The intention of the government seems to be that the public use emergency lights, inverters, generators or suchlike devices for lighting purposes rather than supply electricity in an uninterrupted fashion. Load-shedding has assumed dangerous proportions nowadays. Load-shedding hours are frequently hiked, explaining to the public the state of dwindling levels of water in the rivers. This is because most of the hydropower projects are running on the run-of-the-river model. What is required is reservoir-type hydropower projects that are not affected by the decreasing levels of water in the rivers.
The government lacks vision. It does not make long-term planning for the sustainable development of the hydropower sector. The current situation marked by a scarcity of petroleum products, cooking gas and other essential commodities has worsened the load-shedding condition. The other day, the government suggested that the public use electric devices such as rice cookers, electric heaters and induction heaters for cooking purposes and that electricity would be available in the mornings and evenings. Now, it is claimed that the load-shedding hours have been hiked because of, inter alia, the use of such electric devices! Now, depending solely on such devices is almost out of the question due to long hours of load-shedding. Further, the supply of electricity during the no-load-shedding hours is also erratic due to the transformers not being able to bear the load.
Some years ago, a transformer scandal surfaced in the country. Most of the transformers were found to be substandard, indicating that they were not strong enough to bear the required load. In this connection, some high-ranking officials of the Nepal Electricity Authority were also arrested, only to be released later. Now, perhaps the same transformers are disrupting the supply of electricity due to their weak load-bearing capacity. The Nepal Electricity Authority reasons that they are facing difficulty in repairing or replacing such transformers due to a scarcity of petroleum products. If so, what was the Authority doing in normal times despite knowing that the transformers were defective?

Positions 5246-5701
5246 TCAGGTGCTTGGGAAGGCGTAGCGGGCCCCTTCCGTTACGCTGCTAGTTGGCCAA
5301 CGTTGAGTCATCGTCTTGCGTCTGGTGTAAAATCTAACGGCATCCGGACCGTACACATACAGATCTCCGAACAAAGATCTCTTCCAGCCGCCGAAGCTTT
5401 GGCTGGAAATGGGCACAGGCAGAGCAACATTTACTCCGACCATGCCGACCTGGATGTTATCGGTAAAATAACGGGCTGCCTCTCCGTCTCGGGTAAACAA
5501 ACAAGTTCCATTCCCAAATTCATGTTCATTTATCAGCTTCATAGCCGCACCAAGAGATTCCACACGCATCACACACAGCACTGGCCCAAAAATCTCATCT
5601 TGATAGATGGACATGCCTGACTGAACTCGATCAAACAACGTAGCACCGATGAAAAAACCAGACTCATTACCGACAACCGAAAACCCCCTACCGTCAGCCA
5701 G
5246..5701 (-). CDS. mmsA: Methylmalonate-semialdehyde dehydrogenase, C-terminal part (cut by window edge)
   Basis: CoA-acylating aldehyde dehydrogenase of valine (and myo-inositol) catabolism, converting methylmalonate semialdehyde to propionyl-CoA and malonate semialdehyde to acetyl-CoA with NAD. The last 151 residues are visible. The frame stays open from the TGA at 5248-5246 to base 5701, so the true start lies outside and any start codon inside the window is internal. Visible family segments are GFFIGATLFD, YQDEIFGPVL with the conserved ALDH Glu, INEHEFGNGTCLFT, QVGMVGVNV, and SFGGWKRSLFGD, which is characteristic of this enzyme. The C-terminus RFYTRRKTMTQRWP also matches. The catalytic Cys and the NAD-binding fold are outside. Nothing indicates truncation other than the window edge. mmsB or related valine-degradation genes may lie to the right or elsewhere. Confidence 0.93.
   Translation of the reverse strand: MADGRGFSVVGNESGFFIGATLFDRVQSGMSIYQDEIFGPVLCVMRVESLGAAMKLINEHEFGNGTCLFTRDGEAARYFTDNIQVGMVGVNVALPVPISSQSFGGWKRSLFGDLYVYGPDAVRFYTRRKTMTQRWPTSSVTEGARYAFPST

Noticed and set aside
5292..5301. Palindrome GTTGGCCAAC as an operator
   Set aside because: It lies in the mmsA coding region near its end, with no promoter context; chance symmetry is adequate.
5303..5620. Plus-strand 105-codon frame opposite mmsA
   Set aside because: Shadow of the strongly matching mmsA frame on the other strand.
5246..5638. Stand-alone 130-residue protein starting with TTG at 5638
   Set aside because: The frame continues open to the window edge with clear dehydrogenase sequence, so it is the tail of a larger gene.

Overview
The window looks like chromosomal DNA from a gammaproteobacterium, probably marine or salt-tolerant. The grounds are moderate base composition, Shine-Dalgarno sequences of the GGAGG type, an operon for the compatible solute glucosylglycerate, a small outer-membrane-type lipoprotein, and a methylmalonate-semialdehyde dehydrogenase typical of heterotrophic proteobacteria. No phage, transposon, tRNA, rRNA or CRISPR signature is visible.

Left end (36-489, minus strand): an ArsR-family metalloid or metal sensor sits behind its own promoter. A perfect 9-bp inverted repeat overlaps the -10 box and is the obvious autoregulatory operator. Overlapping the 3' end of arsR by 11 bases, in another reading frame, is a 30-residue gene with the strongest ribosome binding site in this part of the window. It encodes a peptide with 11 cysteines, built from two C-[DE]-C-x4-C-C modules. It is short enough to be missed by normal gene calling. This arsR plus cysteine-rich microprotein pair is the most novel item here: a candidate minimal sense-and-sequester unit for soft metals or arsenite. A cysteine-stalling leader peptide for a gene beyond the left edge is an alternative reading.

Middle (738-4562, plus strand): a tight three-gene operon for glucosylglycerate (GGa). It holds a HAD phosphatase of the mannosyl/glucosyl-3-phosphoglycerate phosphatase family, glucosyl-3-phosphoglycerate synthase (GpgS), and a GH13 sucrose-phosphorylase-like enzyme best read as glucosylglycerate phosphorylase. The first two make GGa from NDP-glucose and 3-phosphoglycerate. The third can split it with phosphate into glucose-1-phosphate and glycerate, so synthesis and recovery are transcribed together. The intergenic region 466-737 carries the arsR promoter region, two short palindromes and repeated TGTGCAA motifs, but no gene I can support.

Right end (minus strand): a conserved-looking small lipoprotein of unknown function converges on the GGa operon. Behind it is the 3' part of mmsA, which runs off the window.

The other point worth mulling is the leakage of electricity. The Nepal Electricity Authority is well aware of the areas where leakages take place as evidenced by the frequent publication of notices in the newspapers mentioning that extra load-shedding will be imposed on the areas where leakages are taking place. The higher the leakage, the higher the extra load-shedding hours. Despite having full knowledge, the Nepal Electricity Authority has not deemed it necessary to curb illegal leakages of electricity. If such leakages could be curbed, the load-shedding hours could be reduced.
Thus, eliminating load-shedding forever has been well-nigh impossible given the functioning of the Nepal Electricity Authority and the government. In fact, they do not apparently want load-shedding to be eliminated. That is why, there is apathy towards developing various aspects of electricity like generation, transmission and distribution. As long as the overnment and the Nepal Electricity Authority show the will to develop the hydropower sector, the country will never be free from load-shedding.